By Sunday morning, the fierce Northern California blazes known as the Mendocino Complex fire had devoured 254,000 acres, making it the fifth largest in state history, according to the California Department of Forestry and Fire Protection (Cal Fire). The fires, which are burning about 100 miles north of San Francisco, have destroyed 68 residences and now threaten 15,300 structures, the agency said in a Sunday morning update. The Mendocino fires have caused no deaths so far.
There are 17 major brush fires raging across California, the Los Angeles Times reports. Gov. Jerry Brown said that fighting more blazes was “a new normal” for California when he visited a fire command center on Saturday.
Grateful for all of the firefighters and emergency responders. You make California proud. pic.twitter.com/DcKmBYeBSS
— Jerry Brown (@JerryBrownGov) August 5, 2018
The Mendocino Complex fire is comprised of two fires that are burning in separate directions on both sides of Clear Lake in Lake County. Firefighters appear to be making some progress. “Crews had good success increasing containment on the River fire and containment lines were holding well,” Cal Fire said about one of the two fires in a statement released on Saturday night. The River fire is 58 percent contained, compared to just 23 percent for the much larger Ranch fire.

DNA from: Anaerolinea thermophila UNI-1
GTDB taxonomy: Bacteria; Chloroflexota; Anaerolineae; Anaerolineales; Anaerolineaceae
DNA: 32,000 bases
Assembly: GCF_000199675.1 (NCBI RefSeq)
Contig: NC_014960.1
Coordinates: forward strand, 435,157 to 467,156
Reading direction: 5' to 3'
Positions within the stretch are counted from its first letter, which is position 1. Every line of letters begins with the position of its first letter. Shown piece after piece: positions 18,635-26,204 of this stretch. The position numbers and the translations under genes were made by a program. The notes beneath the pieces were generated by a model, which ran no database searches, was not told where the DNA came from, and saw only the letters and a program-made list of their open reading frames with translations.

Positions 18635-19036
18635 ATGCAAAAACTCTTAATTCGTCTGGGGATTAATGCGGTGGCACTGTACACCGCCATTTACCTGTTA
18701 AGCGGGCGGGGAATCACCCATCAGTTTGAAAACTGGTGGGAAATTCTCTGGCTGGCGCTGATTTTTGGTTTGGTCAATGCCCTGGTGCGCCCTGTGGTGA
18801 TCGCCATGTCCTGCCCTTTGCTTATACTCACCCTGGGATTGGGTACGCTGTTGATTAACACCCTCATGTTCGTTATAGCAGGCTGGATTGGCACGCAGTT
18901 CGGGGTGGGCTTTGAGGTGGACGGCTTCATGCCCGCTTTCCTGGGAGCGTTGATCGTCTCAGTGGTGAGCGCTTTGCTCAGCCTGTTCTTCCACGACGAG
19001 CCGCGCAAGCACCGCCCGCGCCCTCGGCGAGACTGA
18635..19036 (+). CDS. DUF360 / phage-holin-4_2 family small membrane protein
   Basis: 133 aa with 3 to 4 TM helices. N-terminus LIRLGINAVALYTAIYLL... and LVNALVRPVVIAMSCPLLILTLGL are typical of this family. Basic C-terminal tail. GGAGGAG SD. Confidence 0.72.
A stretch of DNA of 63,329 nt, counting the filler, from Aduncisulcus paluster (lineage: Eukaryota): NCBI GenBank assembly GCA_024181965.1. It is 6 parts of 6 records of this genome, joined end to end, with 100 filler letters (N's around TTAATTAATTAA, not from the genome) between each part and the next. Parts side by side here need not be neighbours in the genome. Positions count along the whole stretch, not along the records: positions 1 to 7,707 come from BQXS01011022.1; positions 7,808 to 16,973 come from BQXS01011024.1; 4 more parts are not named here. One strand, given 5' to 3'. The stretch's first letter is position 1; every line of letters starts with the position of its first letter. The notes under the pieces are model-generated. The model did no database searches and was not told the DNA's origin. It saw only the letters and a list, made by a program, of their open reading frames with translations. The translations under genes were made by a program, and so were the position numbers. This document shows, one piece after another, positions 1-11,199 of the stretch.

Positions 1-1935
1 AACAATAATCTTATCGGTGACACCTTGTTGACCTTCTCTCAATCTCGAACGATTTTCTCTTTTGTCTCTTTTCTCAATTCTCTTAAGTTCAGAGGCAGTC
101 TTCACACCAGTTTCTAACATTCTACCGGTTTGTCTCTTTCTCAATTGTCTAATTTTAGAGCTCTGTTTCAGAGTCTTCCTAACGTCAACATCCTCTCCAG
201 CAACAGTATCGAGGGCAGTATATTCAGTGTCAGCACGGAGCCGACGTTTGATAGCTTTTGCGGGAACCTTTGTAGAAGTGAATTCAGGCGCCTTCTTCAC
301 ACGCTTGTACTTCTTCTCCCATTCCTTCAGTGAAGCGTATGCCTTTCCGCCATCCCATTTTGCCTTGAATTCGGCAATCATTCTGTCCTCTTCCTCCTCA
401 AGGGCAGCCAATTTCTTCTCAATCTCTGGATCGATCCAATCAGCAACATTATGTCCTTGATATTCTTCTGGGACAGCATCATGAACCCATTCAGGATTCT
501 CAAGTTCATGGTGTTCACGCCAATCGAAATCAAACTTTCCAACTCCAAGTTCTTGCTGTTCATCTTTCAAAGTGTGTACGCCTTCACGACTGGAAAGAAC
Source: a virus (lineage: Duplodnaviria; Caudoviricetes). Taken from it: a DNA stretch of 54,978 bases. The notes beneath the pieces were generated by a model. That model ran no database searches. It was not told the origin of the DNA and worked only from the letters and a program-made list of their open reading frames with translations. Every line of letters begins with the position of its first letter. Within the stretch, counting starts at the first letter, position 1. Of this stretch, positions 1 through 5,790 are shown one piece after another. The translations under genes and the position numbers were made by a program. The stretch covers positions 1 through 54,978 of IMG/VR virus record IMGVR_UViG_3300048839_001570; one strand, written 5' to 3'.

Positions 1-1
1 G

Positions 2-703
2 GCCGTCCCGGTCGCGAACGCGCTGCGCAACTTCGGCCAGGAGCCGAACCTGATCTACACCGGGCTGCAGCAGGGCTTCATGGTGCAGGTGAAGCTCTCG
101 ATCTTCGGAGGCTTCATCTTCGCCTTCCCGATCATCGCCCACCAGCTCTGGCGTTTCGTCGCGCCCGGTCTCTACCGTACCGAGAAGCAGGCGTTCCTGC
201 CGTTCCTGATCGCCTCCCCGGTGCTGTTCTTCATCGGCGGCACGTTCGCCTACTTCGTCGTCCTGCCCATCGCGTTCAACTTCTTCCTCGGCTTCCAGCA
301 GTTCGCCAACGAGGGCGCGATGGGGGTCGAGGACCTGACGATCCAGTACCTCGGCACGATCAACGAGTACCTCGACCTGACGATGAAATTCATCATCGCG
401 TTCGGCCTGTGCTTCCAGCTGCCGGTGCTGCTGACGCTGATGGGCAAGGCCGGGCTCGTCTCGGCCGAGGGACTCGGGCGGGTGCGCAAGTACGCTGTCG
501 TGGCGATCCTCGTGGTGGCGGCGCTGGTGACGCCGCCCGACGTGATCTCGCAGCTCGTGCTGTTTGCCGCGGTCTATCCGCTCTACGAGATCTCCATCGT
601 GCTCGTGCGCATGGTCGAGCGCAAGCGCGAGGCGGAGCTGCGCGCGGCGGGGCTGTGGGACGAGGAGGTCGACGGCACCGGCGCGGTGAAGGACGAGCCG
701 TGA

Map: Mendocino Complex fires force evacuations in three counties https://t.co/soh8ayOJMx pic.twitter.com/l5ObYumddR
— Mercury News (@mercnews) August 5, 2018
Further north, the Carr fire has consumed 154,000 acres and is now the 15th largest fire in California history. Despite being smaller than the Mendocino fires, the Carr fire has claimed six lives and destroyed about 1,600 structures. It was threatening another 1,229 structures as of Saturday morning.
In December, the Thomas fire surpassed to the Cedar fire to become the largest fire in California history, burning 281,000 acres. The Mendocino Complex fire is now only 27,000 acres short of surpassing that record.
Cal Fire says four of the five largest fires in California history have now occurred in the past six years.